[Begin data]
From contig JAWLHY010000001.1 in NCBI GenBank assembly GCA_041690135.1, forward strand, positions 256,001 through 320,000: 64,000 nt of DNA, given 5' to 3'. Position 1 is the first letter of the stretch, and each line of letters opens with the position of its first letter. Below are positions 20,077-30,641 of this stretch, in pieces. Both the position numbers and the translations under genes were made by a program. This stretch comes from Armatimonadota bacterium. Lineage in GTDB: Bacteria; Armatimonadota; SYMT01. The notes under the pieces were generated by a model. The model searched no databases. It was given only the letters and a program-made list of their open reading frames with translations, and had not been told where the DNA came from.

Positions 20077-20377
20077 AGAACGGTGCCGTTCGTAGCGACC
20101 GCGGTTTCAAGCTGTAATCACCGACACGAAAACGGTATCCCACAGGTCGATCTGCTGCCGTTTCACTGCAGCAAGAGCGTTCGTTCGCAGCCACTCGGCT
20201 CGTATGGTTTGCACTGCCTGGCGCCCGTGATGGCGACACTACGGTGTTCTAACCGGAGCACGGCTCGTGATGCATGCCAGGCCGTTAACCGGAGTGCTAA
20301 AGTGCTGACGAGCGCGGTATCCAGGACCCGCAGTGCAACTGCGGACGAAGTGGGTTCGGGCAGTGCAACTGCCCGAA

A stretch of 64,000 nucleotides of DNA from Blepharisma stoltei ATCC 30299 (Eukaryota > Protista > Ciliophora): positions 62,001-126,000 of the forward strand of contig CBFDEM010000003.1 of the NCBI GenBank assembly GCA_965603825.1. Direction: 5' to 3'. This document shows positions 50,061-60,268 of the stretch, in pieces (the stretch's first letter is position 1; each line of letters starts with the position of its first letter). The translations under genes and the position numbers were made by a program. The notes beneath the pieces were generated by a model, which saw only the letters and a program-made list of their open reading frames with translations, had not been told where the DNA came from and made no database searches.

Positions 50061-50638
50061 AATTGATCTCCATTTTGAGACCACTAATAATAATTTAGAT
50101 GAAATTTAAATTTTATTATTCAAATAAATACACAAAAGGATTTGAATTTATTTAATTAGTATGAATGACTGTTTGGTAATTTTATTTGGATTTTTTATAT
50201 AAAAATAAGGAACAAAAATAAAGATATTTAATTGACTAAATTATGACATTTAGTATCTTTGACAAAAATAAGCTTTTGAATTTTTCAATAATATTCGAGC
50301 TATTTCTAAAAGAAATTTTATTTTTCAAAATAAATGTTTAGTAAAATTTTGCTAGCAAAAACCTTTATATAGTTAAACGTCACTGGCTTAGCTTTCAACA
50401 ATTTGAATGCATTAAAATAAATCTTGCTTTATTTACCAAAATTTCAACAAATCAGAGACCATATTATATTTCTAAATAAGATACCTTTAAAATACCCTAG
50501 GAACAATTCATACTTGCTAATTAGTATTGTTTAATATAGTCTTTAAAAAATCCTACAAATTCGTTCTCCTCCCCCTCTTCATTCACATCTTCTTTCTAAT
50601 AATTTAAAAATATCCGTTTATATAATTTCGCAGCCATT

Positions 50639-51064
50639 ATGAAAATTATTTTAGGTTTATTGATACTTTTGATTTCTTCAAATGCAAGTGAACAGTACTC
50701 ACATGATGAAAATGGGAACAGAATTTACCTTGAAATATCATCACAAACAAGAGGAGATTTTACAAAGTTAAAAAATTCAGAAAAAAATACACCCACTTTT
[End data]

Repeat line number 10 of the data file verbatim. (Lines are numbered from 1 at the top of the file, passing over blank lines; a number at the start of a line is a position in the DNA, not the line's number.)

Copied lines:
50101 GAAATTTAAATTTTATTATTCAAATAAATACACAAAAGGATTTGAATTTATTTAATTAGTATGAATGACTGTTTGGTAATTTTATTTGGATTTTTTATAT